In August 1972, the Springfield Creamery hit a rough financial patch. Owners Chuck and Sue Kesey had been in business for more than a decade and just introduced a new probiotic product called Nancy’s Yogurt. But debts and back taxes threatened to shut them down.
That’s when somebody got the groovy idea to ask a popular psychedelic rock band for help. And help they did. KLCC’s Tiffany Eckert takes a trip down memory lane with the Kesey family on the 50th anniversary of the day their little, local creamery was saved by the Grateful Dead.
Chuck Kesey had seen the band lots of times, alongside his brother, novelist and Merry Prankster Ken Kesey. “We went to really early Grateful Dead Acid Tests. In the early time, there were 350 people in the crowd. They would dance all night, a pretty spectacular thing, yeah?”
Chuck and Sue had gotten to know lead guitarist and vocalist Jerry Garcia and several members of the crew. They said asking the band for help was kind of like reaching out to family. “We went down to San Francisco to talk to the Grateful Dead,” Chuck recalled. “And they said ‘yes.’ And from there we had 28 days to put a concert on, out in a field.”
The Keseys rented a big open field on the Oregon Country Fair site in Veneta. Then? “Uh, start building a stage immediately,” Chuck said. “That whole crew was all volunteer people, these were Hoedads and people that just showed up and they built that stage.”
“It’s almost working. I think it’s now working… yay! We’re back on the air again,” said Merry Prankster and 60s psychedelic leader, Ken Babbs, who emceed the benefit show Aug. 27, 1972 which he dubbed the “Field Trip.”
Dead bassist Phil Lesh saunters up to the mic, “We’d sure like to thank the Springfield Creamery for making it possible for us to play out here in front of all you folks here. This is really where we get off the best,” he told the growing crowd.
“Okay,” Babbs said, “So here ya go, the Grateful Dead!” The crowd cheers wildly as the band breaks into Promise Land.
No one knows for sure how many people made their way to that field for the show but a common estimate is 20,000. Sue Kesey says most of the attendees bought their tickets which were printed on unused yogurt labels. “Tickets were $3.00 and $3.50 at the gate,” she said. “I don’t know why we would have ever wanted to make change at the gate? But anyway.”
So, what were Sue and Chuck doing during the concert?
“I think I was behind the stage in a kind of a little trailer was kind of the office,” Sue answers, “and trying to keep track of money or tickets or what we had.” “The money that was coming in was in buckets,” Chuck added with a laugh. “And you’d see girls going across the crowd with two big, five-gallon buckets full of money with no paranoia on any side, yea.”
This might be a good time to mention the blistering heat. That late August day, it was nearly 100 degrees. “I’d mathematically figured out how much water I thought that many people would drink,” Chuck explained. “So, I got a creamery tank truck full of water.” His calculations for an adequate supply of drinking water were soon rendered moot when halfway through the concert, folks started showering in it.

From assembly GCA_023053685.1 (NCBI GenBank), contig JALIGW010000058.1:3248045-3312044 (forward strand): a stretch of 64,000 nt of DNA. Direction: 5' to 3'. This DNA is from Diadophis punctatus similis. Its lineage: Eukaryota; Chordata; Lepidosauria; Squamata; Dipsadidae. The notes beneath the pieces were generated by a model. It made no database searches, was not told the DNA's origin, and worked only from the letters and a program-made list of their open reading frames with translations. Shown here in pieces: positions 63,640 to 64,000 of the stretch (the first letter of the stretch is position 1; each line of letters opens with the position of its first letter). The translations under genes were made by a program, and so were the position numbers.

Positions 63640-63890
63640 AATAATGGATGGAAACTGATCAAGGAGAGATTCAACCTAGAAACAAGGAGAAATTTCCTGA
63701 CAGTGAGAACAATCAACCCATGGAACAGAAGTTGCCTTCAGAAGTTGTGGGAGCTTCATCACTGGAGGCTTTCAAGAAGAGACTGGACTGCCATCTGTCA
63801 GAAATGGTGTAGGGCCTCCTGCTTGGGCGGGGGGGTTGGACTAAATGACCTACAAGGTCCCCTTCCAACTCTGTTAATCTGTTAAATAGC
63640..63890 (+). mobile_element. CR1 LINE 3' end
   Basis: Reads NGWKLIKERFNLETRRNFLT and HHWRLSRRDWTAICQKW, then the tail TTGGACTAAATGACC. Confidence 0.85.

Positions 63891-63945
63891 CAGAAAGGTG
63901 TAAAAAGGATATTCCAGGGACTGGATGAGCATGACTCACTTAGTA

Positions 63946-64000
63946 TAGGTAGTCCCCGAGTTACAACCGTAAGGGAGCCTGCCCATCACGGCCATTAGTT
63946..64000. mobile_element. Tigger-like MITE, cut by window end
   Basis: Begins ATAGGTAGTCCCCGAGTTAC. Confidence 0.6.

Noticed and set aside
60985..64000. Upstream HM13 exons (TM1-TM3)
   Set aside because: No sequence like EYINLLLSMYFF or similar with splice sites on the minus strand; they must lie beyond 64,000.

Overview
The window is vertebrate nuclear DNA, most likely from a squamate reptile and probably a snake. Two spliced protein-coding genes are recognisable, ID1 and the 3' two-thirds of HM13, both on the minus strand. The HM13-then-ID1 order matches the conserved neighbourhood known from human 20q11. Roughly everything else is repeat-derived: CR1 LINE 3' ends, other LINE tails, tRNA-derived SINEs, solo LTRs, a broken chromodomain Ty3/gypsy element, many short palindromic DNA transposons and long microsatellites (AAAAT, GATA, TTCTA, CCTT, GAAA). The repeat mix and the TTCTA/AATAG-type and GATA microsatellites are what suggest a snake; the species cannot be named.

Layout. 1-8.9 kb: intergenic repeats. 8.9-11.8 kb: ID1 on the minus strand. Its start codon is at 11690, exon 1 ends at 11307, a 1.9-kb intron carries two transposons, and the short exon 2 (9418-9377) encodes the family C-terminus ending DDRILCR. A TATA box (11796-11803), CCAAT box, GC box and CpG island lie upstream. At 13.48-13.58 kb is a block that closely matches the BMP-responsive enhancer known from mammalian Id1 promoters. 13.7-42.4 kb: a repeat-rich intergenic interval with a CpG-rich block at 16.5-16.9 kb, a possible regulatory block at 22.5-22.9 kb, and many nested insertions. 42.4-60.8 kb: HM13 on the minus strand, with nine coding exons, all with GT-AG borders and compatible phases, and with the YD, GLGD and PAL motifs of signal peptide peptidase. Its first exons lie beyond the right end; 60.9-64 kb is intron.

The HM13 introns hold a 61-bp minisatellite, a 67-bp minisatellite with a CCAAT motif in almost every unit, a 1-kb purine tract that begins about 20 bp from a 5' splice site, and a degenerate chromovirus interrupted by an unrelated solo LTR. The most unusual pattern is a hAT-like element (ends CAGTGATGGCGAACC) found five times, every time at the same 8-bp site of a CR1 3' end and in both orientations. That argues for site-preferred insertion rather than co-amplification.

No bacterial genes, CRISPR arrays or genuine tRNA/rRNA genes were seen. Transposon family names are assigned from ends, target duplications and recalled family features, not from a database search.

“And I thought, ‘oh man, we’re in trouble now,’” Chuck remembered. “And about that time — the top popped open on the tank truck and out came a naked hippie that had been swimming inside of it. And I realized, ‘we’ve lost our water.’”
But, Chuck said the massive crowd didn’t seem to mind. Many attendees stripped down to nothing and blissed out of the music. The band told the Keseys there were “more naked people there than at any concert they’d ever given.”
The Dead played a 31-minute version of Dark Star that afternoon. Sometimes playful, sometimes brooding, the extended jam was a but a rumor to those who weren’t there. That is until the 2013 documentary film Sunshine Daydream directed, by John Norris and produced by Sam Field, allowed a bird’s eye view of the entire 1972 Veneta show.
After the sun dipped below the distant tree line and a third encore, the show ended. Those buckets full of money from concert proceeds made all the difference for the future of Springfield Creamery. “When you think back on it, it was kind of a humbling experience that they would do this for us,” Sue said. “Basically, they left all the money, except probably their gas money, with us. And it was just about enough money to get us over the hump we were needing to get over.”
The amount was reportedly $12,000. And to this day, Sue and Chuck Kesey remain, quite simply, grateful. With a big smile, Chuck clearly expressed his opinion of the Dead. “This is the greatest band ever invented by humanity,” he said. “It is.”
Chuck and Sue’s two kids have grown up knowing something pretty amazing went down. Son Kit Kesey, who was 6 at the time of the Field Trip show, has become a concert promoter in Eugene. Daughter Sheryl Kesey Thompson is co-owner and oversees product marketing for Springfield Creamery. She was 11 at the time of the show and remembers sitting under the primitive stage while the Grateful Dead played.
“I think that my generation looks back at that day and that time and looks at it as a pretty significant fork in the road for the Creamery where that hand up made a difference for the next 50 plus years,” Kesey Thompson said. And then she told tale on her Deadhead parents. “Every time you call their house Tiffany, Grateful Dead is playing in the background.”
On Saturday the Keseys — now both in their 80s — will commemorate the 50th anniversary of the Grateful Dead’s benefit show by wearing T-shirts which read, “The day a rock band saved a yogurt company.” And they’ll listen to Dead Air on KLCC as they do every Saturday night, they said.
Production assistance from Sheryl Kesey Thompson. Audio from Sunshine Daydream recordings used here with permission from Rhino Records.